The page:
All About Horse Manure
Horse manure is more interesting than you might think! If you keep or care for horses, then manure is an inevitability, but you might not give it a second thought. As the nature of manure can be indicative of your horse’s health and manure has a variety of uses, it might be a good idea to learn more about it!
How Much Manure?
Horses produce about eight piles of manure a day and that adds up to more than 20kgs in weight. This means that just one horse creates around eight tons of manure every year. There is potentially so much manure that it is vital to clear, handle and store it appropriately. Manure left in a stable produces’ unhealthy ammonia fumes, as well as providing a great place for moulds, bacteria and parasites to thrive.
What’s in Manure?
Horse manure contains grass and grain fibres, minerals, shed cells, fats, water and sand or grit. But water makes up 75% of its weight. It may also contain undigested grain and weed seeds that are still viable, which is why manure should be composted before it is put on gardens.
Horse Manure as Fertiliser
Manure is a fabulous fertiliser but must be aged for around six months before being spread on gardens. Ideal for both flowers and vegetables, the manure will not burn the plants and contains a variety of useful nutrients.
Manure and Human Health
Horse manure is unlikely to spread any diseases to people. Sunlight exposure kills e Coli. Human and dog waste are both far more likely to spread disease and parasites to humans.
How Horse Manure Decomposes
Horse manure changes colour and consistency depending on the horse’s diet. When the horse is on grass or very bright green rich hay, the manure will be a bright green colour when fresh. If the horse is eating paler hay, the manure will be paler and if the horse eats brownish hay, the manure will be a similar colour. Outdoors, the weather bleaches all manure brown eventually and the rain and sun break it down so it the soil can absorb it. However, this process takes time and so it is advisable to clear manure from pastures and fields with regular poo picking.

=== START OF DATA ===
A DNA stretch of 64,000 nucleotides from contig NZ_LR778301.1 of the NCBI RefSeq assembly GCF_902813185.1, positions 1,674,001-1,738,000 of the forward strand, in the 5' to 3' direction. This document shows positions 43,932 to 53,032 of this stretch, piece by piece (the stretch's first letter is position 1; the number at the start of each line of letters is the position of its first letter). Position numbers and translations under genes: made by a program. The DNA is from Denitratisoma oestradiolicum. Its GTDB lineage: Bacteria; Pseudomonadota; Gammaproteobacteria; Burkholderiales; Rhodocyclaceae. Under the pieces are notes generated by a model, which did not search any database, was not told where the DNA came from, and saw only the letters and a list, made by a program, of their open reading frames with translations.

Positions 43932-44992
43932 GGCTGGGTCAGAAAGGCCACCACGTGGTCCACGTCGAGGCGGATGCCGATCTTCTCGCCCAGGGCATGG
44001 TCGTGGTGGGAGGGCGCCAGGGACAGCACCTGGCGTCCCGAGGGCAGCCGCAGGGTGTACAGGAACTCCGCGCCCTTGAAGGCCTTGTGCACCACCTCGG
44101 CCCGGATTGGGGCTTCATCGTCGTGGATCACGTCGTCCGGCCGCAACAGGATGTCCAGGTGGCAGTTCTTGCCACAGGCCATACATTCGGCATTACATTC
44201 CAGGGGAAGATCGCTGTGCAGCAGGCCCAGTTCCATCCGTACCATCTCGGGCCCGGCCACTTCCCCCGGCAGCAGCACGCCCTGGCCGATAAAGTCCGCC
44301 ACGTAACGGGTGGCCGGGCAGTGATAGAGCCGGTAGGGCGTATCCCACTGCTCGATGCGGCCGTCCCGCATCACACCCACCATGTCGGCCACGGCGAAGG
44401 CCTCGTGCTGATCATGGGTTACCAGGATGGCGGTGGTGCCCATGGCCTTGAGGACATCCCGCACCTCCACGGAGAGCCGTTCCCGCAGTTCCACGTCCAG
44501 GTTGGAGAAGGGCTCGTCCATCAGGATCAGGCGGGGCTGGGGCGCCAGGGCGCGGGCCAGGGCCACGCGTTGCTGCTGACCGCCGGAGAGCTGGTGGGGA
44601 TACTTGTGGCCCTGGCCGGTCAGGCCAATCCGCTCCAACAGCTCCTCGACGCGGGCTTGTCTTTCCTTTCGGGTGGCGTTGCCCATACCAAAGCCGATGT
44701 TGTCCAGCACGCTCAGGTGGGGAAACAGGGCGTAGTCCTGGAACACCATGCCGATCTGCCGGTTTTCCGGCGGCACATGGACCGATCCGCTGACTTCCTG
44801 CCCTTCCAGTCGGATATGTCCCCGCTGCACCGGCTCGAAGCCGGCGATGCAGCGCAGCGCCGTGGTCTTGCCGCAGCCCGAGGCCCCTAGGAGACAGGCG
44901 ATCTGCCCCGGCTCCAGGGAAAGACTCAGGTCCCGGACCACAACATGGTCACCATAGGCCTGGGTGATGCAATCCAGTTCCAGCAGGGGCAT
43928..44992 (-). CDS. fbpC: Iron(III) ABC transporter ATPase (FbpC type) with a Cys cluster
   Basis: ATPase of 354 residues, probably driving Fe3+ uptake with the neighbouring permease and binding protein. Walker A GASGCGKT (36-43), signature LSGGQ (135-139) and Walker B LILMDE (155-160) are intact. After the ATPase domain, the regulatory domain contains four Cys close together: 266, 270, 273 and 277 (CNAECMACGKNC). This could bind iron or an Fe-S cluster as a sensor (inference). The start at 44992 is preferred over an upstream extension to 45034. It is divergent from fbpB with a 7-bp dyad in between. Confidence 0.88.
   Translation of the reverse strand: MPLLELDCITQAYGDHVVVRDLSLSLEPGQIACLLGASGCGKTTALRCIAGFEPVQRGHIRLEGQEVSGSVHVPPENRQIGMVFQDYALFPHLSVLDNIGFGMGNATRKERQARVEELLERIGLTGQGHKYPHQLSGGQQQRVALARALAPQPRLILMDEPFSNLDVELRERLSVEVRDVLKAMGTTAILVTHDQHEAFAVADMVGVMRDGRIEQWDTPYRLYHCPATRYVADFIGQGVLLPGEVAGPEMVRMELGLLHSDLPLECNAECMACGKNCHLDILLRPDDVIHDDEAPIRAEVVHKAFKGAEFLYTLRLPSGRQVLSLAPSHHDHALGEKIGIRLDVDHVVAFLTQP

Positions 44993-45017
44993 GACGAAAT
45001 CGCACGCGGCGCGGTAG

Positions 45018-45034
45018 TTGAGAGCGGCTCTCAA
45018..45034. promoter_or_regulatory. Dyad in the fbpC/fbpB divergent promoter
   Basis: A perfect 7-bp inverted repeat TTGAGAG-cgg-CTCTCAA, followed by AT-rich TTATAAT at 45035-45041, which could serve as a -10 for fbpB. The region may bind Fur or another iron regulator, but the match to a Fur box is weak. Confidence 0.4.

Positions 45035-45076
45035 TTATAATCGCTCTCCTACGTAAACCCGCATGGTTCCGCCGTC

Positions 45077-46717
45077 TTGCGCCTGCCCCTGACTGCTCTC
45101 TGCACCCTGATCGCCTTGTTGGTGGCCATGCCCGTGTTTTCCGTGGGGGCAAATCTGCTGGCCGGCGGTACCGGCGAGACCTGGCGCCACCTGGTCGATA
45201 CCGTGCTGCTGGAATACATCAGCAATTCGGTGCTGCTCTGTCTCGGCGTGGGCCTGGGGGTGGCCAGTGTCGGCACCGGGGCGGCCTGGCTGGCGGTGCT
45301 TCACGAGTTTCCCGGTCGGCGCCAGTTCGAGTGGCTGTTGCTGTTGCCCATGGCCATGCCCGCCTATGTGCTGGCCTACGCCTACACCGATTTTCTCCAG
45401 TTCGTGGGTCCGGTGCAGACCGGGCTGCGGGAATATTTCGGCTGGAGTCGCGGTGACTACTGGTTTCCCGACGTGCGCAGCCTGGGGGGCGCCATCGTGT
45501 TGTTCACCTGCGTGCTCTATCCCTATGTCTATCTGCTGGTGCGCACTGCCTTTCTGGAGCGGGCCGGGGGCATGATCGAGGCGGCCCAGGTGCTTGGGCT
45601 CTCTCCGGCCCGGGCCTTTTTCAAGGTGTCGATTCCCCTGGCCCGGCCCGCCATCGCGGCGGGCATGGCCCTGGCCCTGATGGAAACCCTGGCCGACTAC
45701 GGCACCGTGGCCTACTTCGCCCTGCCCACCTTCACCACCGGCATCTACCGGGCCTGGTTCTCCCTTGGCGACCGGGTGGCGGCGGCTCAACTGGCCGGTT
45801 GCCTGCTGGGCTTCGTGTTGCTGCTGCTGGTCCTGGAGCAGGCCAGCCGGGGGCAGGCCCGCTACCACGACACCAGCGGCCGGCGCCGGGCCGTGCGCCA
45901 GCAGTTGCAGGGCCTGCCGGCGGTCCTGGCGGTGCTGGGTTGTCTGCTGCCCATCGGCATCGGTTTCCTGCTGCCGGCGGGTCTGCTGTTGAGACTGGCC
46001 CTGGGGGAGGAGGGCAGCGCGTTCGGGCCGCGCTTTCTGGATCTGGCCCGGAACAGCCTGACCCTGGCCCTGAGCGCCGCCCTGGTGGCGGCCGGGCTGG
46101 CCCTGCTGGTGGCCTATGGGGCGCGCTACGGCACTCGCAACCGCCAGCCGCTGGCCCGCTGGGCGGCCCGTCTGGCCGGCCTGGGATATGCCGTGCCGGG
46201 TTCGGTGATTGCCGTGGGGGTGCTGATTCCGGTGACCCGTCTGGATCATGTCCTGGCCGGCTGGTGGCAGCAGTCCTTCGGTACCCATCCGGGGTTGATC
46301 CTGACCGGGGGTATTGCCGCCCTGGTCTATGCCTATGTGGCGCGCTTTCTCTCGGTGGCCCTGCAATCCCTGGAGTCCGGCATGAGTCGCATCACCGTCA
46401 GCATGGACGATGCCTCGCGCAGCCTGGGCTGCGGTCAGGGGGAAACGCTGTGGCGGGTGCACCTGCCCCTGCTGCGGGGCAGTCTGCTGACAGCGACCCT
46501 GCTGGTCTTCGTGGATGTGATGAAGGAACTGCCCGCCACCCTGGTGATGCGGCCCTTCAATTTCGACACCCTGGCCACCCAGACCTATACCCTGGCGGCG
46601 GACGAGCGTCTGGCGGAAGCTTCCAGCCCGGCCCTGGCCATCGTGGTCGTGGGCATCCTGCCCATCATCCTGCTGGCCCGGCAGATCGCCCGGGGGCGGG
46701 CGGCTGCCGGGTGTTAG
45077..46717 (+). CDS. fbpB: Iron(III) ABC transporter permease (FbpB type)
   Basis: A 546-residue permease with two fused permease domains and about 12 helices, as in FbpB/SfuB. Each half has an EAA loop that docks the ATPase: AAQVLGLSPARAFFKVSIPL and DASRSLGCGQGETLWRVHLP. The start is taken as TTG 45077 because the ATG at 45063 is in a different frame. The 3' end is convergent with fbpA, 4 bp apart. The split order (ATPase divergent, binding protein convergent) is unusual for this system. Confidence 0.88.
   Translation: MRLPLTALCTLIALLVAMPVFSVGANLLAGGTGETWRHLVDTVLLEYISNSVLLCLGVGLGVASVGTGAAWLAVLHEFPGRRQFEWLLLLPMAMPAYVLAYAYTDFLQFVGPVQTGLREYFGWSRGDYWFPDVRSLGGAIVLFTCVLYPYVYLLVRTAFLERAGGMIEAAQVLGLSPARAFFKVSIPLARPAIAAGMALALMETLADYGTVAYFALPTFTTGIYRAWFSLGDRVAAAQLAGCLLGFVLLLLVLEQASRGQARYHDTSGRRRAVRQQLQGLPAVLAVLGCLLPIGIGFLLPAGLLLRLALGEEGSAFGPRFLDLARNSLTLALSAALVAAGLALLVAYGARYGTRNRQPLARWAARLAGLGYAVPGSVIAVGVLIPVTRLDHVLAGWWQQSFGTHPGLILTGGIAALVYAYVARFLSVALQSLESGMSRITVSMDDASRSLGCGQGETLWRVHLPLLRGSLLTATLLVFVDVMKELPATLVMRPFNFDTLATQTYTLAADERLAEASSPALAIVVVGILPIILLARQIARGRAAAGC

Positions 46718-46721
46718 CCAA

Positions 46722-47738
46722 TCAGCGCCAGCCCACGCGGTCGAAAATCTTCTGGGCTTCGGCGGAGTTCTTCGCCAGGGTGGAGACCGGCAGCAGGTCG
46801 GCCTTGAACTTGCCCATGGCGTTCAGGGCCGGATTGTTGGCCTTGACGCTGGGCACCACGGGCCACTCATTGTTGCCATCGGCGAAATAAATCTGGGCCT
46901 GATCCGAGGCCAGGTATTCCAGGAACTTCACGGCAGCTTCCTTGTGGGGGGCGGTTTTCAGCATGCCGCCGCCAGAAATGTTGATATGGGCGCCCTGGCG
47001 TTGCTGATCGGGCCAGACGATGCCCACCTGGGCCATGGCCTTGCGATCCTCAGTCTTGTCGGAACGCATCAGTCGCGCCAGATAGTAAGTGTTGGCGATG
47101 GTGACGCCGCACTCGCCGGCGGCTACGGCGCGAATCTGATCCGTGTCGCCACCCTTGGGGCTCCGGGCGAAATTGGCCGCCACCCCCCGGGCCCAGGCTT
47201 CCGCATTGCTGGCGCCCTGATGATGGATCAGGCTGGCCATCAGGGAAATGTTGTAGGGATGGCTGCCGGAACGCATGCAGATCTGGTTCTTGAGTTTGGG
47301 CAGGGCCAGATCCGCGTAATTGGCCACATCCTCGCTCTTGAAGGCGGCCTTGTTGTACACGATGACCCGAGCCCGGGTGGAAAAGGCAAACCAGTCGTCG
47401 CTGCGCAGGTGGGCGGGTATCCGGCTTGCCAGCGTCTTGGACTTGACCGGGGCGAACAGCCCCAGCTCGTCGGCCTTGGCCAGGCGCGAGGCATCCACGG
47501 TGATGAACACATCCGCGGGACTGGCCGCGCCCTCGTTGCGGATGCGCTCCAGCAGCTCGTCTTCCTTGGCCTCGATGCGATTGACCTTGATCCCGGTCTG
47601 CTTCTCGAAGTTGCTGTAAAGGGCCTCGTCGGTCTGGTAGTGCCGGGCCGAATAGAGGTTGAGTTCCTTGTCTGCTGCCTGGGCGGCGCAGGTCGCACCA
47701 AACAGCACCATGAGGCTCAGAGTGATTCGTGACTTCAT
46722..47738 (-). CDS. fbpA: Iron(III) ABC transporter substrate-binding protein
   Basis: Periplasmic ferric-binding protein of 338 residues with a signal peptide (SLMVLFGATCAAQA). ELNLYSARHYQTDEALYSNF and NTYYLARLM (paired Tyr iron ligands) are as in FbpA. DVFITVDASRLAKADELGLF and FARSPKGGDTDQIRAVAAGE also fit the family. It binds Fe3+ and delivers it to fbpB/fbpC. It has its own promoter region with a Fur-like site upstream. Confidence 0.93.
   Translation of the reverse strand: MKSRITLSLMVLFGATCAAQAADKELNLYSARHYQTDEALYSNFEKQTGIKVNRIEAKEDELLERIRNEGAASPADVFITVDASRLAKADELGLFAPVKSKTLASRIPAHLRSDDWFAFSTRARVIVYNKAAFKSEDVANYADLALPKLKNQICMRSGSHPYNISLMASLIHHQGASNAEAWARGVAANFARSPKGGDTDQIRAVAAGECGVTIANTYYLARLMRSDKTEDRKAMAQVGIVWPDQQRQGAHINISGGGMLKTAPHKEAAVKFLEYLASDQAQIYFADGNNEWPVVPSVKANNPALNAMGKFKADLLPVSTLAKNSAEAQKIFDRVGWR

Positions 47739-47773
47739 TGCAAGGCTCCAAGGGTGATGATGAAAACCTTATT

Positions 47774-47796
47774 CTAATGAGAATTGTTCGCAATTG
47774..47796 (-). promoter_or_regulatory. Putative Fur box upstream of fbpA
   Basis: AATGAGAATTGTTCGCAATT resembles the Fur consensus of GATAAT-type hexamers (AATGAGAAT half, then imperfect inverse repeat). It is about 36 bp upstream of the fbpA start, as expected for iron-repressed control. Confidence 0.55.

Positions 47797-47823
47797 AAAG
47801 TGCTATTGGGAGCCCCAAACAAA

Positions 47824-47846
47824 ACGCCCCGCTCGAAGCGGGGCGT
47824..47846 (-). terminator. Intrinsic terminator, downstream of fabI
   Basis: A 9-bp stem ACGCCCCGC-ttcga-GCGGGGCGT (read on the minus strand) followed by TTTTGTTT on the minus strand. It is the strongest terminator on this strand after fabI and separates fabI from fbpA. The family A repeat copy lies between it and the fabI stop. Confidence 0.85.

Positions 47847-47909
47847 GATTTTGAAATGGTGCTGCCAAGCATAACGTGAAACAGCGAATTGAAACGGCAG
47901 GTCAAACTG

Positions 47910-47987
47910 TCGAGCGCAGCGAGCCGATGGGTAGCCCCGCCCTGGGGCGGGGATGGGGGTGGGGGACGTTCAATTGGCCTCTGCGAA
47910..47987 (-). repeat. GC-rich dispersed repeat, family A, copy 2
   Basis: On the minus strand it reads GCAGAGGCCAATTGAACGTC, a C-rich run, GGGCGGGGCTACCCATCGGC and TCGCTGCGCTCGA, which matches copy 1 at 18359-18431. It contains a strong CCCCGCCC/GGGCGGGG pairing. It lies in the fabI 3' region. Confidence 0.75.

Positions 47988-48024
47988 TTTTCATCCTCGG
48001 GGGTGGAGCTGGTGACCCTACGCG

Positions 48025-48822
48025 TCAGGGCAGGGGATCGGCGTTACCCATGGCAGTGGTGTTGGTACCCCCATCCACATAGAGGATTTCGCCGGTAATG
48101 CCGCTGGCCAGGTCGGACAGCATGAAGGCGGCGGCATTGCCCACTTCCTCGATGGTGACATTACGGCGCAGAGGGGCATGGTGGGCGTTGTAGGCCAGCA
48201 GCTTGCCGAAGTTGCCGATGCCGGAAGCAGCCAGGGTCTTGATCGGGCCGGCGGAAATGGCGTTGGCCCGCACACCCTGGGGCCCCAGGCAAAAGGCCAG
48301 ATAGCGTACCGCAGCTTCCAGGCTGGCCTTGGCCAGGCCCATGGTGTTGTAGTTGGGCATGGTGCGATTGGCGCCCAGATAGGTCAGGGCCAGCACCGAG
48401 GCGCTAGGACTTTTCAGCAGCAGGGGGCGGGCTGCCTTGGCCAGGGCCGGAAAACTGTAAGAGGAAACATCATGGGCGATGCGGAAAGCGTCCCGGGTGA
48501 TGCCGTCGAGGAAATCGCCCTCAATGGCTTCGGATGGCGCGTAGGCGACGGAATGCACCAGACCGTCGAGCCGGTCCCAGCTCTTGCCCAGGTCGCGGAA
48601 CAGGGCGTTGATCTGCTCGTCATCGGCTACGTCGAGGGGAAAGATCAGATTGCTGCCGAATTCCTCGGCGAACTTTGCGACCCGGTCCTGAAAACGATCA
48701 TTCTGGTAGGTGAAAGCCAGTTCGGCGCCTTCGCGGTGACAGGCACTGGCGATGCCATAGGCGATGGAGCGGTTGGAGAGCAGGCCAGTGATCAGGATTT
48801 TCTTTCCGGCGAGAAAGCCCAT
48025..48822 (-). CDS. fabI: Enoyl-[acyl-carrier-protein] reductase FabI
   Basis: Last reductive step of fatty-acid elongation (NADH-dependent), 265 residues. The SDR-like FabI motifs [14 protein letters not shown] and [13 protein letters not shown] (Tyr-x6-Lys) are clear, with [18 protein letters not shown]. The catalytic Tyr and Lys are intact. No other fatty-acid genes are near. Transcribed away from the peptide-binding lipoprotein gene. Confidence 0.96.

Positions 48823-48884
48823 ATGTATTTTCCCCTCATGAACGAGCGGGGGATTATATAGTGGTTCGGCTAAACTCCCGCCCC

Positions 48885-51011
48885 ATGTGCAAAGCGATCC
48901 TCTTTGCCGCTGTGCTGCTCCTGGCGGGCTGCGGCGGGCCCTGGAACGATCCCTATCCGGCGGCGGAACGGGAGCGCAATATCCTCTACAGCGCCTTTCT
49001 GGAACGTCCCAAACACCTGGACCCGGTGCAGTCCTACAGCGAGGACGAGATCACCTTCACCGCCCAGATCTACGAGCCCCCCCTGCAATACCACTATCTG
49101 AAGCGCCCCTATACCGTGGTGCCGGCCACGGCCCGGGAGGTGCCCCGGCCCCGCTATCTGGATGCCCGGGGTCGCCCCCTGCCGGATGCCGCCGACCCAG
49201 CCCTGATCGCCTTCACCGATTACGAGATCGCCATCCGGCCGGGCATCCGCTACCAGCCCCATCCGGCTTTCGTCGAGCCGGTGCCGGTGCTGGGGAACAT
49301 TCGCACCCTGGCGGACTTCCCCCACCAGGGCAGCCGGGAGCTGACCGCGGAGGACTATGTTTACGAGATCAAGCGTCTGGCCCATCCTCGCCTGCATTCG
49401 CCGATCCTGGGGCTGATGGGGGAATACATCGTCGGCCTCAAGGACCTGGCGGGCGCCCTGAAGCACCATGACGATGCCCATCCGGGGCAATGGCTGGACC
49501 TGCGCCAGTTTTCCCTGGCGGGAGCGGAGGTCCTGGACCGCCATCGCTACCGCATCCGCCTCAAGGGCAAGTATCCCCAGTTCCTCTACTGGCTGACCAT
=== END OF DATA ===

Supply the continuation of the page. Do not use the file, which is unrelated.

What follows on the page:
Horse manure is not particularly pungent and so not overly offensive. A rapid change in diet, too much fat or protein in the diet, ulcers, salmonella, C Diff, or internal parasites could all cause foul-smelling manure. If your horse’s manure stinks, get your vet to check your animal.
Manure as Fuel
Dried horse manure makes good heating fuel. You can learn how to make horse manure bricks to burn. These will burn efficiently, and the ash remains good fertiliser.
Manure as Building Material
Horse manure has also been used in brick making. It's one of the components of a material called adobe. However, houses built of adobe can smell unpleasant in damp or wet weather!
There’s more to manure than you might have thought. It can be an excellent resource and so it is worth taking the time to plan how you could put it to good use or help others to benefit from it.